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Sunday, 25 December 2016 14:14

Arizona & the National Defense Authorization Act Featured

Steven Smith and Julie Tarallo

It’s been a long wait, but on Friday, December 23, 2016, President Obama signed the National Defense Authorization Act for Fiscal Year 2017 (NDAA). 

Arizona has an extensive military presence and there are many items in this law that affect our state. This resolution includes wildfire management, search and rescue, military industry and manufacturing, Air Force bases, border security, veterans, even water conservation. Read the updates below from Representative Paul Gosar and Senator John McCain for further analysis.

An Early Christmas Gift: Gosar-McCain Jobs Bill Signed into Law

WASHINGTON, D.C. – Today, U.S. Congressman Paul A. Gosar, D.D.S. (AZ-04) released the following statement after the president signed into law the National Defense Authorization Act (NDAA) for fiscal year 2017 which included a Gosar-McCain sponsored bill H.R. 4601, legislation that will resolve a non-controversial legal hurdle allowing for the pursuit of new economic development projects within the City of Flagstaff:

“Arizonans can celebrate an early, bipartisan Christmas gift this year in the form of new jobs and economic growth in Flagstaff at no cost to taxpayers. I’m proud to have worked closely with Senator McCain, BNSF Railroad and the City of Flagstaff to pass this important legislation into public law. This commonsense bill will ensure that private land is utilized for commercial development and will not revert back to the federal government as a result of an outdated provision from the 1860’s. As one of the fastest growing regions in the country, it is critical that federal law supports economic growth and not impede job creators from building a stronger Arizona.”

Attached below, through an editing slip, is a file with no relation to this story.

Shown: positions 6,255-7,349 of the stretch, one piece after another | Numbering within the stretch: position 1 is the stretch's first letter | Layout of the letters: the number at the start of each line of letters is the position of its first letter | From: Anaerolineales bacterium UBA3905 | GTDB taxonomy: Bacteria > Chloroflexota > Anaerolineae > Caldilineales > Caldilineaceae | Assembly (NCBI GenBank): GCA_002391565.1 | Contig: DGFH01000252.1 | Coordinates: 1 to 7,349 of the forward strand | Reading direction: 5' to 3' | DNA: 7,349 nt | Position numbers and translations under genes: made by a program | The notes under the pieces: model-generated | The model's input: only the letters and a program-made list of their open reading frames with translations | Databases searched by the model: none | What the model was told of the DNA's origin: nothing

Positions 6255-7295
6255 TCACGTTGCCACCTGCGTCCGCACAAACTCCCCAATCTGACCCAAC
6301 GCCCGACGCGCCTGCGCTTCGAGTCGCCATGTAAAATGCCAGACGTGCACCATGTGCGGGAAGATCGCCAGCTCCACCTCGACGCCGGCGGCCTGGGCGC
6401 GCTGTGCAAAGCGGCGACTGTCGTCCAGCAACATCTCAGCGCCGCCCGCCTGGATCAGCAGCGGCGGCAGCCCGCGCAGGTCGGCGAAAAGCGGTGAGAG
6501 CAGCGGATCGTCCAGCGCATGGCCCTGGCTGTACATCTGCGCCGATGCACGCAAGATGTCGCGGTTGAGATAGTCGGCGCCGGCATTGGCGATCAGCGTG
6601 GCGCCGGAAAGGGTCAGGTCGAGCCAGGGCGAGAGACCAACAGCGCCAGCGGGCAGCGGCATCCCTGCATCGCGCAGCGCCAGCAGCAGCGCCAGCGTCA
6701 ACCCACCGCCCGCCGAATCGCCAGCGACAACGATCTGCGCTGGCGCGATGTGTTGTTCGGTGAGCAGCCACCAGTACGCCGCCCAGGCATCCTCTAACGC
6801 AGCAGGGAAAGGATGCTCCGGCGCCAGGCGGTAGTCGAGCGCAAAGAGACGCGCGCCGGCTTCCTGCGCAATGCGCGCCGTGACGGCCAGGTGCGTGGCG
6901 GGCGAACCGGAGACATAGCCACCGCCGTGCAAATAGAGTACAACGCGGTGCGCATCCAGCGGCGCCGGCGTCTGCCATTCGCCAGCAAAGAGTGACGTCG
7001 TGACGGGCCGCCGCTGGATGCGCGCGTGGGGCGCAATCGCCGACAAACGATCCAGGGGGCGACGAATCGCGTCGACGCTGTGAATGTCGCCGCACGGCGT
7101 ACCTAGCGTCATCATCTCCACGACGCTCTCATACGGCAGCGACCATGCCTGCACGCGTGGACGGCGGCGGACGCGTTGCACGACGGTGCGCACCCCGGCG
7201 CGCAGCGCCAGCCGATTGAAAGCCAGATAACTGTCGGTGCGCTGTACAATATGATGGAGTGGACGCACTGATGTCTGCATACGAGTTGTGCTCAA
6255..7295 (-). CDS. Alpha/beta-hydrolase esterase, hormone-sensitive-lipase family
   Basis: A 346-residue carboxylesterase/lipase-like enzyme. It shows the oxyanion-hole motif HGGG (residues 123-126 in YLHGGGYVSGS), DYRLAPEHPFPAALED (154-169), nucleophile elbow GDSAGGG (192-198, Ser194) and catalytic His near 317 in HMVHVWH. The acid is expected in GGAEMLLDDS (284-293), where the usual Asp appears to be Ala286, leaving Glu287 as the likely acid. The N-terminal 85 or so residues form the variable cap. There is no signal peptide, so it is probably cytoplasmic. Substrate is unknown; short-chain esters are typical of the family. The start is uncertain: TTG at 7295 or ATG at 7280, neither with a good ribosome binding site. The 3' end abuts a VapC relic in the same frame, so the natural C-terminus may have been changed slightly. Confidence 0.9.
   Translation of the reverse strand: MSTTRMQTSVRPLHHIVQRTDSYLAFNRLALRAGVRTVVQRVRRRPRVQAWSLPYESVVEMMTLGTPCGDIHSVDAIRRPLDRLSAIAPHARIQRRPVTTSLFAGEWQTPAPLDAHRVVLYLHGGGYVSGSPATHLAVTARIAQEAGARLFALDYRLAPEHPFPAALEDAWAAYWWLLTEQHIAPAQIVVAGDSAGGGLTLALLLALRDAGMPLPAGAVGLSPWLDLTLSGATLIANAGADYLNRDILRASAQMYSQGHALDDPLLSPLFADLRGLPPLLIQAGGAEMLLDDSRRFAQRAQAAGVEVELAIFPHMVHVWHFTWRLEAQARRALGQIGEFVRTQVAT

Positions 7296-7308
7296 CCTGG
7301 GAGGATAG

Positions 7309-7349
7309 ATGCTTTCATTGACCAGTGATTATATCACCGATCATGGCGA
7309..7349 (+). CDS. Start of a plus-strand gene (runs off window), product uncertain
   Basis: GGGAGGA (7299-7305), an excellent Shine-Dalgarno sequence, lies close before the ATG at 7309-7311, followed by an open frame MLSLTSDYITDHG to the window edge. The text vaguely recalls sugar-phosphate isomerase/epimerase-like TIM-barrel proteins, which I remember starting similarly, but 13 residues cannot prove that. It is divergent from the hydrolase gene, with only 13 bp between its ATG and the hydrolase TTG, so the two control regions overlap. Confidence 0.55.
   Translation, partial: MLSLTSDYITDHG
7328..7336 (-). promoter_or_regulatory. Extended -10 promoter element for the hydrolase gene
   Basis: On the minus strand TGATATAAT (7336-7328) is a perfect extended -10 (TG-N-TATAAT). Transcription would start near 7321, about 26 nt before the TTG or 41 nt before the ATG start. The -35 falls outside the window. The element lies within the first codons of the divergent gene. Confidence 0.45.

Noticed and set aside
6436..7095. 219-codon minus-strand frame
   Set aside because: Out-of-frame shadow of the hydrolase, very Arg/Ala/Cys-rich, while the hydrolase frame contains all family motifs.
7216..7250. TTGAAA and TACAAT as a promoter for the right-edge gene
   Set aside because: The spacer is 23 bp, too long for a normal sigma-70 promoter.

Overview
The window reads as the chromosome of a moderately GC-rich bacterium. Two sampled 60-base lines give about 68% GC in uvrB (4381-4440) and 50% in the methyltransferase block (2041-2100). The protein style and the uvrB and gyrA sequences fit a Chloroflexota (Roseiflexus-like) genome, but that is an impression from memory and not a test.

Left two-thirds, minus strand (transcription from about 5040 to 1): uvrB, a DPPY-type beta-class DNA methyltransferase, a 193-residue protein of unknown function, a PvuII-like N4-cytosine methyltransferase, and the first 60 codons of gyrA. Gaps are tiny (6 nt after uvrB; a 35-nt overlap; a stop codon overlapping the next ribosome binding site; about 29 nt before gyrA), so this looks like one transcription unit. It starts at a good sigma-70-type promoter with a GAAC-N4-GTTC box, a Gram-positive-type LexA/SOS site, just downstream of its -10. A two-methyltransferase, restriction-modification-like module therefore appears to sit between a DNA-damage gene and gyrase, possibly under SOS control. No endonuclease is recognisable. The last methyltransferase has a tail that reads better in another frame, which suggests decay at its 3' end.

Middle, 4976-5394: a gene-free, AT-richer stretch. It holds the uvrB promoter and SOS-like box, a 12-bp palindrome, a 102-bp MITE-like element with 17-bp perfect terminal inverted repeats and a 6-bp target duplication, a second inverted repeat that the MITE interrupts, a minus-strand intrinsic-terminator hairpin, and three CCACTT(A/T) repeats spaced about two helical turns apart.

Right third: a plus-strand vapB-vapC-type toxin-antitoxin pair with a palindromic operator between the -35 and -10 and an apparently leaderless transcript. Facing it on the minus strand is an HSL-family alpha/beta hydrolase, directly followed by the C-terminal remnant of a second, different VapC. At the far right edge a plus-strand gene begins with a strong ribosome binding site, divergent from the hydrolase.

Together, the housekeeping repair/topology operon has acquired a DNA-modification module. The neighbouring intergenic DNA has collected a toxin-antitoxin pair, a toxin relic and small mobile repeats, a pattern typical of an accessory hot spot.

H.R. 4601, legislation introduced by Congressman Gosar, was included in S.2943 as section 2824 and signed into law on December 23, 2016.

S.2943 includes important funding for our troops and their missions. Congressman Gosar strongly supports our men and women in the military and voted in support of both versions of the NDAA that passed the House this year. 

This legislation is endorsed by the City of Flagstaff, which requested that this legislation be introduced, and BNSF Railroad, the two affected parties in this legislation.

The Railroad Act of 1866 granted land to various railroads for establishment of a large rail network to deliver goods throughout the United States.  When the land was given to the railroads from the Federal Government, the Act included a reversionary clause which stated that the land would revert back to the federal government if it wasn’t used as part of the national railroad network.

In 2006, the City traded land of equal value (a little less than 15 acres each) with the BNSF railroad.  The land exchange was appraised using federal standards.  The purpose of the trade at the time was to allow for construction and expansion of the Fourth Street Bridge. Shortly after the City obtained the new parcel, it was sold to a developer.